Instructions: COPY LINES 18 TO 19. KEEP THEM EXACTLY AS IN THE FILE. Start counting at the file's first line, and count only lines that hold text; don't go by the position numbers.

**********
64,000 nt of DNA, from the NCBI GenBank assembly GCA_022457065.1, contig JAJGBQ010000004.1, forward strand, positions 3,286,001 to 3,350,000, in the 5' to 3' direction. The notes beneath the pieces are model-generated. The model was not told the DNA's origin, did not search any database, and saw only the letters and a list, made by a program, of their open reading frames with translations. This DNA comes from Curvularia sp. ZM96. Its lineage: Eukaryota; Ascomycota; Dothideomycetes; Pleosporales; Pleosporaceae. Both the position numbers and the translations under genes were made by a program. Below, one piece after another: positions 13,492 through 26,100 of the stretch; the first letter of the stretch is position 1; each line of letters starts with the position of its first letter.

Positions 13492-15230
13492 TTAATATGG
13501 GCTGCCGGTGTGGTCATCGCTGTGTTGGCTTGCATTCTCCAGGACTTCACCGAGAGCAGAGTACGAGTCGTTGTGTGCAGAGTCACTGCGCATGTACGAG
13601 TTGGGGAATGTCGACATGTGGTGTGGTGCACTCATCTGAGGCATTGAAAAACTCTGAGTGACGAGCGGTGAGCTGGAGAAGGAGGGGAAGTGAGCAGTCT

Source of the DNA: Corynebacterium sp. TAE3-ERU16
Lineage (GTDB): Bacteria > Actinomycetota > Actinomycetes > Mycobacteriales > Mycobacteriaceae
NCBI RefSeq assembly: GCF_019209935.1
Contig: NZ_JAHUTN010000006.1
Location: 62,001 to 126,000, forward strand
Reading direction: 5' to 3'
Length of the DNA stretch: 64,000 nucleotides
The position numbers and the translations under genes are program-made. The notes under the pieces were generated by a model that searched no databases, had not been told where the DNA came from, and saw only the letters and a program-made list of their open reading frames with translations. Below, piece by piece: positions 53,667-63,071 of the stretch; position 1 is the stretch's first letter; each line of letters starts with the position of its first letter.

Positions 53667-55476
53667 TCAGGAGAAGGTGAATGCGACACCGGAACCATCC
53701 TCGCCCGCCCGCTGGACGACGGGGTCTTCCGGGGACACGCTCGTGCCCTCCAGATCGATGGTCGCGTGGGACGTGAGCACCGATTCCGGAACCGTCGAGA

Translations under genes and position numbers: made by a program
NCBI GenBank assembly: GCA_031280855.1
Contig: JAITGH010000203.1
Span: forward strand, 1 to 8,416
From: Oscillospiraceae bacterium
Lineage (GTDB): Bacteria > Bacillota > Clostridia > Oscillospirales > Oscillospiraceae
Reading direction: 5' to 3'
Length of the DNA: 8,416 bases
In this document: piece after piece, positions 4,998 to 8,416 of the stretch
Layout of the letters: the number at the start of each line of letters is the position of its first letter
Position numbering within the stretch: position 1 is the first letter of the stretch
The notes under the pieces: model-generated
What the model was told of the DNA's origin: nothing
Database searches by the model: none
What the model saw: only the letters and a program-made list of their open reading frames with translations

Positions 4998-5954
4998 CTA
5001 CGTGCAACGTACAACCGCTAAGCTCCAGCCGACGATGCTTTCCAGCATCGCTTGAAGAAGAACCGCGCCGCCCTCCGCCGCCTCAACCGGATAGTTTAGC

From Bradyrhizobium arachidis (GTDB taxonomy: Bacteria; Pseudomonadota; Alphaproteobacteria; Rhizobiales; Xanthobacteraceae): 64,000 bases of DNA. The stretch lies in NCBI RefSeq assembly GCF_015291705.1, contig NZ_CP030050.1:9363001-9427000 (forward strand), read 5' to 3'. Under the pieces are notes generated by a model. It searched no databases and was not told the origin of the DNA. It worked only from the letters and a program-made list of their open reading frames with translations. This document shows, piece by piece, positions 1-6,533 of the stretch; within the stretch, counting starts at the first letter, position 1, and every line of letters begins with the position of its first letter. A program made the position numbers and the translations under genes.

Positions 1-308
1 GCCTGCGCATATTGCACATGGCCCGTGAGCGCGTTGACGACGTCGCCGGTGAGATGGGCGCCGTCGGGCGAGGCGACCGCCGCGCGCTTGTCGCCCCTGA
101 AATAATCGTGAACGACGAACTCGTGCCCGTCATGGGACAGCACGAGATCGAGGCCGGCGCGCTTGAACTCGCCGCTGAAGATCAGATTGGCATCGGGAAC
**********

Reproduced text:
NCBI GenBank assembly: GCA_031280855.1
Contig: JAITGH010000203.1